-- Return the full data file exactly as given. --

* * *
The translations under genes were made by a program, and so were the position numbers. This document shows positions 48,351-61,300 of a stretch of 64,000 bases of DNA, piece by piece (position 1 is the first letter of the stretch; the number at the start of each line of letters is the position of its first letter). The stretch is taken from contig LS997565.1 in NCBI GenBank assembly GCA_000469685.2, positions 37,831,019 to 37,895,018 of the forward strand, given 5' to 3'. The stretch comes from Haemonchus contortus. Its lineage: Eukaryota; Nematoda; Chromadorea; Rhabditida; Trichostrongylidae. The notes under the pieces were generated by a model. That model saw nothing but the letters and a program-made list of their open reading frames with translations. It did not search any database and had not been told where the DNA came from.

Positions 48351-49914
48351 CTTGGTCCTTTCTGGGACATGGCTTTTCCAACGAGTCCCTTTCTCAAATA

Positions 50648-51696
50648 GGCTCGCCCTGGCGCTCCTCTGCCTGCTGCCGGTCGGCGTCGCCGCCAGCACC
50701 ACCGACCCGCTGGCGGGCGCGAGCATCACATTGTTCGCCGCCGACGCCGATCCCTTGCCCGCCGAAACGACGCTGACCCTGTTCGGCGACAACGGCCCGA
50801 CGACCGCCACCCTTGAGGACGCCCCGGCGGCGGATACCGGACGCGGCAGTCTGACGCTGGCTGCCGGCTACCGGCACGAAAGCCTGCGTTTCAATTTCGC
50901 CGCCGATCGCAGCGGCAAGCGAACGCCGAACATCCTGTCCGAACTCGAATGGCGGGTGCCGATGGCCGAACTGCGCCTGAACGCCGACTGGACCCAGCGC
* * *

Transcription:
The translations under genes were made by a program, and so were the position numbers. This document shows positions 48,351-61,300 of a stretch of 64,000 bases of DNA, piece by piece (position 1 is the first letter of the stretch; the number at the start of each line of letters is the position of its first letter). The stretch is taken from contig LS997565.1 in NCBI GenBank assembly GCA_000469685.2, positions 37,831,019 to 37,895,018 of the forward strand, given 5' to 3'. The stretch comes from Haemonchus contortus. Its lineage: Eukaryota; Nematoda; Chromadorea; Rhabditida; Trichostrongylidae. The notes under the pieces were generated by a model. That model saw nothing but the letters and a program-made list of their open reading frames with translations. It did not search any database and had not been told where the DNA came from.

Positions 48351-49914
48351 CTTGGTCCTTTCTGGGACATGGCTTTTCCAACGAGTCCCTTTCTCAAATA

Positions 50648-51696
50648 GGCTCGCCCTGGCGCTCCTCTGCCTGCTGCCGGTCGGCGTCGCCGCCAGCACC
50701 ACCGACCCGCTGGCGGGCGCGAGCATCACATTGTTCGCCGCCGACGCCGATCCCTTGCCCGCCGAAACGACGCTGACCCTGTTCGGCGACAACGGCCCGA
50801 CGACCGCCACCCTTGAGGACGCCCCGGCGGCGGATACCGGACGCGGCAGTCTGACGCTGGCTGCCGGCTACCGGCACGAAAGCCTGCGTTTCAATTTCGC
50901 CGCCGATCGCAGCGGCAAGCGAACGCCGAACATCCTGTCCGAACTCGAATGGCGGGTGCCGATGGCCGAACTGCGCCTGAACGCCGACTGGACCCAGCGC